Nowadays, we pretty much have a term for everything and that also includes our family dynamics. Take for instance, our typical American family made up of father, mother, and children, which according to the American Academy of Pediatrics is a ‘patriarchal’ society where men have always been the authority figures. But what happens when this traditional nucleus is no longer the norm. Today, however, there are challenges to this traditional gender-based structure since we have an increase in single and/or divorced parents, forming new family dynamics. We’re seeing more and more blended families, which is defined as a family made of two parents and their children from previous marriages. The term ‘step family’ is interchangeable with ‘blended family’ and is more commonly used worldwide to describe a family where at least one partner is a stepparent.
Now, when a person brings children from a previous relationship into a new partnership it’s not uncommon for them to think the new blended family will operate in the same way a typical nuclear family does where both biological parents are present. When this frame of mind is not shifted, problems may arise within the new family nucleus.
Some of the influences that affect family dynamics and in turn the new blended family:
When families blend to create stepfamilies, things rarely progress smoothly. Some children may resist changes, while parents can become frustrated when the new family doesn’t function like their previous family. The move from divorce to singlehood to stepfamily certainly requires time and patience, but like most life transitions also benefits from some awareness and skill. Changes to family structure require adjustment time for everyone involved. If the initial (common) problems from this union don’t get resolved, seeking professional help is advisable.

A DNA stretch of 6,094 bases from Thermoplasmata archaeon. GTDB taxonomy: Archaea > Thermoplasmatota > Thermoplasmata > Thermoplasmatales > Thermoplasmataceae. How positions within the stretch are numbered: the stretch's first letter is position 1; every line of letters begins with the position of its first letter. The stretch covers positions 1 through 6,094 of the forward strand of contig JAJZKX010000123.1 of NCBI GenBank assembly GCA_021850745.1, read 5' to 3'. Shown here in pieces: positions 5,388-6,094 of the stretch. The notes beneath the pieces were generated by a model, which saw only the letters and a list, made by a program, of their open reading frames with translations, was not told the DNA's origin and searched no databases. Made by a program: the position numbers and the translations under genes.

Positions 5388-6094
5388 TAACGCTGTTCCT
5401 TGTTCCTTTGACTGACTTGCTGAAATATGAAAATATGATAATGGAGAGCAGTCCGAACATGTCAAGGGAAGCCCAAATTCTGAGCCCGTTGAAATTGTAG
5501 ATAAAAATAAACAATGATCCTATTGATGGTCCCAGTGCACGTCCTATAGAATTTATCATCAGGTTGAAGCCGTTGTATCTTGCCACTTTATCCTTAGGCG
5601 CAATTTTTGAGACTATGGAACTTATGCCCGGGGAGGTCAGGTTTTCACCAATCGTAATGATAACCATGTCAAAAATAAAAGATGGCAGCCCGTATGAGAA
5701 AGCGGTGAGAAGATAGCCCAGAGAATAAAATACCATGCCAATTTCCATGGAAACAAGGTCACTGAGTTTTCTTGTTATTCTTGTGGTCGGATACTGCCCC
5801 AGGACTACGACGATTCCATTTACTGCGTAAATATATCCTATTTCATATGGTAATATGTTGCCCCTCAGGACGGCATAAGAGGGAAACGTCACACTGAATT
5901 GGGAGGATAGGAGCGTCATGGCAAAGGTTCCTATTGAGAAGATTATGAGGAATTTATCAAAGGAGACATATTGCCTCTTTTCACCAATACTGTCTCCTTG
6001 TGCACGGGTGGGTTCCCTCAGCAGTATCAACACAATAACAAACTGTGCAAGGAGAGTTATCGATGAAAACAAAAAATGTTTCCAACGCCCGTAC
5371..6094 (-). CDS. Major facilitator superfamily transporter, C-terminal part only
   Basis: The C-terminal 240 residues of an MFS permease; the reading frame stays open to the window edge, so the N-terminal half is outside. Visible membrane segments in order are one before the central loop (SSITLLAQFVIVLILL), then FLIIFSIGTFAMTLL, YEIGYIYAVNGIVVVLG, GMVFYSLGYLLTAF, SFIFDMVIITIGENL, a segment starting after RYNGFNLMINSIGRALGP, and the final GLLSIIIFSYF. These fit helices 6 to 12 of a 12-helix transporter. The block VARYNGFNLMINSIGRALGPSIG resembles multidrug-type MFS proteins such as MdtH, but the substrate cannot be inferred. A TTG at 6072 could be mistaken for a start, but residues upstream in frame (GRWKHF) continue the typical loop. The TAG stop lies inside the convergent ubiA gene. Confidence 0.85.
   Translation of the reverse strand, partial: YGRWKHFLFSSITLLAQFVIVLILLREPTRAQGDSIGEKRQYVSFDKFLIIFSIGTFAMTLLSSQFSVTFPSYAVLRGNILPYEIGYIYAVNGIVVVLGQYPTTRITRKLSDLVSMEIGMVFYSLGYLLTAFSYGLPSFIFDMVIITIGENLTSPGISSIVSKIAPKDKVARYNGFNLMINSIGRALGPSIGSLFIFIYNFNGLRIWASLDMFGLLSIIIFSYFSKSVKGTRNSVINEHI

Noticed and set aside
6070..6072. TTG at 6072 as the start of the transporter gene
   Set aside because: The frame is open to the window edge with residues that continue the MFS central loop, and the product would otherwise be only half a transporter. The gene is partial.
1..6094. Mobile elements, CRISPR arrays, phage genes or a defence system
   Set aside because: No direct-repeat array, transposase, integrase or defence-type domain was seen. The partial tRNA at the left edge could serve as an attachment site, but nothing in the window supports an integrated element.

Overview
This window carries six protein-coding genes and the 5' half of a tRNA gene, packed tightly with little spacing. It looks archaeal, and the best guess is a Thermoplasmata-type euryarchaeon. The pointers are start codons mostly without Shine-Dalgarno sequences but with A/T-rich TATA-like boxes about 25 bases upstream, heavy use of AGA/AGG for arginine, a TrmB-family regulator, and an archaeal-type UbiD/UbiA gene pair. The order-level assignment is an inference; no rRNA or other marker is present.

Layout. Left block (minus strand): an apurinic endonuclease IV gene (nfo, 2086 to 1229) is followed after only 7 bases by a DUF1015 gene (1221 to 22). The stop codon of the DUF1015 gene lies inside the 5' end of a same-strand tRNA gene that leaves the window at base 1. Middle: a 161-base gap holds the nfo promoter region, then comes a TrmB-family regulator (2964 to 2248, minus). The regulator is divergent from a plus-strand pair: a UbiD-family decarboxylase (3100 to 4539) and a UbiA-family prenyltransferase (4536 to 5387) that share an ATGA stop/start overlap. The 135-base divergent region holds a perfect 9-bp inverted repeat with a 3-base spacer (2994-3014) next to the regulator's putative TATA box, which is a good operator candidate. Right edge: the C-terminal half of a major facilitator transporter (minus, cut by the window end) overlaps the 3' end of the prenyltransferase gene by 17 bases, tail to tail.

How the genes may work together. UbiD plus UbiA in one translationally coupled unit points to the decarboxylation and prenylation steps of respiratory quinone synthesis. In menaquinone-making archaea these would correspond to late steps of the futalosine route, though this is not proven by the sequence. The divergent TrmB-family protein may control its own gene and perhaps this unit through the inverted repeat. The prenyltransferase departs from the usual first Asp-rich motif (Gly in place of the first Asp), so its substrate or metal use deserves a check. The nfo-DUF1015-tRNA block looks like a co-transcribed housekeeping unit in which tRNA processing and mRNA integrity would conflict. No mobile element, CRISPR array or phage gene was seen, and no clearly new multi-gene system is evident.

Family therapy is often an effective way for a blended family to work through the issues that each member brings to the new family. Members of a household can expect to attend most sessions as a group, though the therapist may also schedule separate, supplemental sessions with each child and with one or both parents. Some therapists like Jennifer Nahrebeski opt for sessions that may include talk therapy, play therapy, sand therapy, therapeutic games, and so forth. There are many approaches to family counseling, though most are linked to family systems therapy, which views the family as a system and each member’s role as being directly informed by the functioning of the family system. That’s why Jennifer addresses parent/child relationships, providing sessions to increase positive interactions in the home, as well as co-parenting concerns and/or discipline styles.
Family therapy can help address these issues, and a therapy session also provides a platform for each member to voice his or her feelings in a respectful way. Children can express their fears and concerns and, through therapy, come to a better understanding about their place within the new family unit and may be reassured about their parent’s continued love and affection for them. Parents might also learn ways to maintain a healthy relationship with their children while building a new and loving bond with their spouse and stepchildren.